The Alta Cienega motel, 1005 N. La Cienega Boulevard, sits on a busy corner in West Hollywood about 10 blocks from the fabled Sunset Strip. Built in 1948, the 23-room lodging adopted the mid-century modern architectural style that gained favor in the years following World War II.
Seventy years later, the Alta Cienega has outlasted a dozen competitors to remain a wildly popular place to spend the night. This is because Jim Morrison, the charismatic and controversial vocalist for the Doors rock group, lived in room 32 from 1968 to 1970. In those days Morrison paid $10 a night to stay to live there. Surly and unmanageable when drinking, Morrison had been kicked out of his former residence, the Hyatt House on Sunset Boulevard, for hanging from an upper floor window by his fingertips. I promptly relocated to the Alta Cienega which only had two floors.
The motel is just steps from the Doors’ former office as well as the studio where the band recorded their final album, “LA Woman”. More than a few Trip Advisor reviewers say the place is a seedy dump that smells bad, has a bedbug infestation, and poorly maintained air conditioning. Standard rooms are $105 per night unless a guest wants to stay in room 32. Then the rate is doubled.
$210 plus 12% LA County bed tax and a $15 parking fee just to stay in a stinky 10×10 room where the management refuses to provide clean towels and linen?
Morrison’s bodyguard, Vietnam vet Tony Funches, says the singer liked the Alta Cienega because he could walk one block to the band’s offices on Santa Monica Boulevard. “He usually ate across the street at Barney’s Beanery with his friends”, Funches says. “And he always brought a lot of ladies from the Phone Booth strip club back to his room”.
An intimate tryst with the Jefferson Airplane’s singer, Grace Slick, may or may not have taken place here, depending on which rock history book you read. Janis Joplin, groupie Pamela Des Barres, porn star Kitten Natividad, Andy Warhol fashion model Edie Sedgwick and even Linda McCartney are all rumored to have spent time with Morrison at the Alta Cienega. This rundown motor lodge reeks of rock and roll history and there’s seemingly no shortage of visitors willing to pay the price to spend the night.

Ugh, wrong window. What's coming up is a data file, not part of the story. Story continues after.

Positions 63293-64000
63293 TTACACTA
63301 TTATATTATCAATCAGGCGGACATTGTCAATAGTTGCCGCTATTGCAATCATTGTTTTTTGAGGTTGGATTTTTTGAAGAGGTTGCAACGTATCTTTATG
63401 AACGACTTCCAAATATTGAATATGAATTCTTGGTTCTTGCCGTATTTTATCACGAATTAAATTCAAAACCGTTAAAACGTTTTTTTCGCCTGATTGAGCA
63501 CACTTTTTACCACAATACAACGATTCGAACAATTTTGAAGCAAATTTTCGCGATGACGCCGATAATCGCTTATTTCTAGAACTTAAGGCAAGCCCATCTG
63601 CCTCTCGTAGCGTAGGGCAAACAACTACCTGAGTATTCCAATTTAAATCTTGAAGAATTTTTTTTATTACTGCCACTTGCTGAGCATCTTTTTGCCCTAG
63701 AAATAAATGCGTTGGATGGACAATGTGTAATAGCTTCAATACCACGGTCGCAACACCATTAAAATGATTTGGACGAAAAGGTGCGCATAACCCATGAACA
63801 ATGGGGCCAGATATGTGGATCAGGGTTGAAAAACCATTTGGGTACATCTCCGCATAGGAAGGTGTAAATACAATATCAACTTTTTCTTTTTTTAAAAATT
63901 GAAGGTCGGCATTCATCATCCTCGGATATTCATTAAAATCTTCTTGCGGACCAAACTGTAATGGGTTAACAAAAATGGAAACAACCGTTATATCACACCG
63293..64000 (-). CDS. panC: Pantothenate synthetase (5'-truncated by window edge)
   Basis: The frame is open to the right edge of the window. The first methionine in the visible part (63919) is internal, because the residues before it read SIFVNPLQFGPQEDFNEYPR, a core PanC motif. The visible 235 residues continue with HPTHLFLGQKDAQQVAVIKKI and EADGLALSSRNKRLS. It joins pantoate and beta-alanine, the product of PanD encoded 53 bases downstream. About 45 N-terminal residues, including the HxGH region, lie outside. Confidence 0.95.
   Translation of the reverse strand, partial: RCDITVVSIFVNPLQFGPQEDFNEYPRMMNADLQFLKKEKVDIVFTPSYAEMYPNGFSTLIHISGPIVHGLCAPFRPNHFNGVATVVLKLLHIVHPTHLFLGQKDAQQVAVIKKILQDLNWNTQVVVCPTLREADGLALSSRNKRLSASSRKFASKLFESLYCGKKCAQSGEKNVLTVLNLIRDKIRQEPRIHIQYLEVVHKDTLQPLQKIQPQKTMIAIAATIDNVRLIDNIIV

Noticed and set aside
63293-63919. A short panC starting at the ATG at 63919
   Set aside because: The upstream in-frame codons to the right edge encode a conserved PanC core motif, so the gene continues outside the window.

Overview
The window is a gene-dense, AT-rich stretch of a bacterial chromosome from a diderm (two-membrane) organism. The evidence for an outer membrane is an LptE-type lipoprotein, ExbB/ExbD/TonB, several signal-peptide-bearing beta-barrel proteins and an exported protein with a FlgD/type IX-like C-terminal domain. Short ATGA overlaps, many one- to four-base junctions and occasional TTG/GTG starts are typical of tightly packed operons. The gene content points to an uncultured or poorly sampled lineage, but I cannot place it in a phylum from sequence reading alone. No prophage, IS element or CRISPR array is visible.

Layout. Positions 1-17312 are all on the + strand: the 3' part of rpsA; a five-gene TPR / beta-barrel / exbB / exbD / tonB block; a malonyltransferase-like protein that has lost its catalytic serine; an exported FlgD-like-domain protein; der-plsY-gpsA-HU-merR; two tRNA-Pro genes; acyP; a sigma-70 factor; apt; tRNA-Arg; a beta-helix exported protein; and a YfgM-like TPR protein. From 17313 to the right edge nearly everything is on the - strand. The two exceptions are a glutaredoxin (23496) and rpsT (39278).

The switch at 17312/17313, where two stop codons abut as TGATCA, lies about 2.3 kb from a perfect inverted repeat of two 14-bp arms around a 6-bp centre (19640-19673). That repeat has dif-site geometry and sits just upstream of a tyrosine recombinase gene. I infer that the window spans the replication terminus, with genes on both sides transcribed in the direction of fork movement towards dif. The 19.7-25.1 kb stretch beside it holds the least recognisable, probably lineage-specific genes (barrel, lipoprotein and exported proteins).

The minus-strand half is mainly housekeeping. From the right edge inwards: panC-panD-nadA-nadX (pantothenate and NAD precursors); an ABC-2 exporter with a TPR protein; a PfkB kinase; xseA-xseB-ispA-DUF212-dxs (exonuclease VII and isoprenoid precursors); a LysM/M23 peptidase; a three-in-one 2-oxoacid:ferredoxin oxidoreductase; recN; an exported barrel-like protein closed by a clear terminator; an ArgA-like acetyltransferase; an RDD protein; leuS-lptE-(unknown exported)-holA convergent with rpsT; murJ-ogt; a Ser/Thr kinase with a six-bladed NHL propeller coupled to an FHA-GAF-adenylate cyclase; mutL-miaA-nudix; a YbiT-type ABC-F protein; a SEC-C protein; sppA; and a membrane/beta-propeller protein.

A grossly overweight manager in the 24-hour motel office says more than half of the guests don’t last the night. “After a couple hours they ask for a different room”, he says, the air whistling through a gap-toothed grin. “It’s creepy in there, and they like it for a while but then they gotta get out”.
A $20 gratuity changes hands and the manager agrees to show me the room. It’s occupied on this balmy holiday eve, but the prospect of a double sawbuck overrides any ethics he may harbor. Defying most of the known laws of physics, the manager hauls his bulky frame to the second floor where he loos both ways before peeking in the window of room 32. “Just checkin'”, he wheezes. “I saw their car drive off a while ago”. His pass key rattles in the cheap lock and the door swings open to reveal the Lizard King’s den. The walls, ceilings, and furnishings in the bedroom and bathroom are completely covered with graffiti, song lyrics, and messages left by thousands of pilgrims who’ve stayed here. The initial effect is stunning. The space is a living, breathing work of art that could have been created by the misguided disciples of Charles Manson. It’s no wonder that so many guests leave after a while.
Once inside, the manager keeps looking nervously out of the window at the parking lot. “Hurry up. You got five minutes, he says. “And fer Crissakes don’t touch any of their stuff”, he adds.
Leaving the Alta Cienega’s potholed parking lot, I cruise past a couple of sputtering neon signs above massage parlors that advertise all-night services. On the sidewalk outside the neighborhood liquor store, a man with no shirt and long greasy hair gleefully rolls in glass shards from a broken bottle. Two sheriff’s deputies do their best to get him on his feet and into the back seat of a patrol car.
For a lifelong Doors fan, this journey into Jim’s world was easily worth the picture of Andy Jackson that disappeared into the manager’s pocket. Despite looking like the motel was built around him and his desk chair, he was right about one thing. There’s a heavy, palpable vibe in Jim Morrison’s former room and at $4 a minute, I was in there for exactly the right amount of time.